Curry isn’t exactly a traditional point guard with a TSR of 3.1, but Jack is more of a facilitator (TSR of -2.5). Both are certainly looking for their shot but they are willing facilitators. And they are light years more "traditional" (or more willing to pass-first) than Monta Ellis (TSR 6.0).

This is where I believe TSR is an excellent statistic. We can see that Curry is a scoring guard but he leans more toward the median than Monta Ellis, and still further toward the Nash/Rondo side is where we find Jarrett Jack. It gives us a quantifiable measure of a PGs tendency to be a pass-first or shoot-first player and then we can compare them as such.

The conclusions from my brief study of the past two years point guards brings to light an interesting thought, and one that I still believe to be true despite the popularity of players like Derrick Rose and Kyrie Irving. Traditional point guards should still be valued in the NBA today. TSR puts some weight behind that thought.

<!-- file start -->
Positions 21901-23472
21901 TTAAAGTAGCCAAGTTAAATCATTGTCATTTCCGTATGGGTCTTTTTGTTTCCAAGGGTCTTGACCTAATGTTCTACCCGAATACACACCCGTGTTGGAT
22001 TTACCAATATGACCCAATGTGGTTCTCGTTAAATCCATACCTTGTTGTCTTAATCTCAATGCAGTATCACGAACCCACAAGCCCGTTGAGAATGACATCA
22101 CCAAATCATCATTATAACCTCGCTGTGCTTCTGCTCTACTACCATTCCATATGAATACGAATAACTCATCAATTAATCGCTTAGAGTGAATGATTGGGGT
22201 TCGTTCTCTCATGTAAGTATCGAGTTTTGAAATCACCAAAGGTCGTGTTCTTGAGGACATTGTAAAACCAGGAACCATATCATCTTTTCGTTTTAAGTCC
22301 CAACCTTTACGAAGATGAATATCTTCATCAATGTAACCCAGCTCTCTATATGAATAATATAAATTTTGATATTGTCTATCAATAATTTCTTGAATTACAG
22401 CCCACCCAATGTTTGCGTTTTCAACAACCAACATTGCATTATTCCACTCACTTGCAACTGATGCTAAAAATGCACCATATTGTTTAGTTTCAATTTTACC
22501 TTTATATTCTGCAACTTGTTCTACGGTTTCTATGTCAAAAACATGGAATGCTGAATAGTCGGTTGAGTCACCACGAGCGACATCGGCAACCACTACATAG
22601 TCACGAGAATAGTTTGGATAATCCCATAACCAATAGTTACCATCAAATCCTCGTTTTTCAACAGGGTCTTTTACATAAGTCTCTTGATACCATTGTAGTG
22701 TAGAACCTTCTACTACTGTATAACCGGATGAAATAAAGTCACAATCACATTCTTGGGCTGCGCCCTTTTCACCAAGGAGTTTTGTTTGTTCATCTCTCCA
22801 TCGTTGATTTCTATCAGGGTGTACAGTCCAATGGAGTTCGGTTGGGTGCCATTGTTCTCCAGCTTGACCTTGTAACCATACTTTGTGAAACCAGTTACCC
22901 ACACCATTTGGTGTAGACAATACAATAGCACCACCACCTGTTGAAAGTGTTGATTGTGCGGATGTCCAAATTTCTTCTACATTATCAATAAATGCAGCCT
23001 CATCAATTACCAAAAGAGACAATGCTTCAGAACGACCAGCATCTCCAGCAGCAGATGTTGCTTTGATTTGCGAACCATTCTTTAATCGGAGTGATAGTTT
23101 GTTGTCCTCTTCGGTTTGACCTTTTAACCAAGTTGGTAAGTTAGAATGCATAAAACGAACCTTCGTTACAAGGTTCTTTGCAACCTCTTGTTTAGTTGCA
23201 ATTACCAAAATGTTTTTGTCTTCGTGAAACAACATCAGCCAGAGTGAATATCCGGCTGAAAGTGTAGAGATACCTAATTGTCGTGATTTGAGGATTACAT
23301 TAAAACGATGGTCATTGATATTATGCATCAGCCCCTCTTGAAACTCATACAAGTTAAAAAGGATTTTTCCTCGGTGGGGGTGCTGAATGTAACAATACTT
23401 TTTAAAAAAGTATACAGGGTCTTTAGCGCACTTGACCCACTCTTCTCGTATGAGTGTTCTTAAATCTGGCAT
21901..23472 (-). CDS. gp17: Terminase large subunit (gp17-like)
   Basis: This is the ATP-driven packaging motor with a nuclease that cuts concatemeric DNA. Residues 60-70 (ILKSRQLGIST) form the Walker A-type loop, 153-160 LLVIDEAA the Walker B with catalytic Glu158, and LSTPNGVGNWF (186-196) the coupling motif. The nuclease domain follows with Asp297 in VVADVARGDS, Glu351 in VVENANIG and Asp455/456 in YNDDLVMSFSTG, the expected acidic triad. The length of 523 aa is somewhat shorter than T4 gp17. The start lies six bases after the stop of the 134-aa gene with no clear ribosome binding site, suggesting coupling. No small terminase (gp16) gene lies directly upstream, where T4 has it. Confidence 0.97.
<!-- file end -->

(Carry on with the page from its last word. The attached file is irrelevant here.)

One final remark: I have been a critic of Westbrook’s style of play, especially as it pertains to three-time scoring champion Kevin Durant. KD, in particular, would be better off with a traditional my opinion. In my pre-season ranking of the top 10 players in the NBA, I said that Westbrook could be a top-five player with “some modification to his gameplay.”

OKC has won 12 out of their last 13 games. As for modification to his style of play, let the numbers speak: Westbrook’s TSR last season was 6.8 and this season it has dropped drastically to 1.3.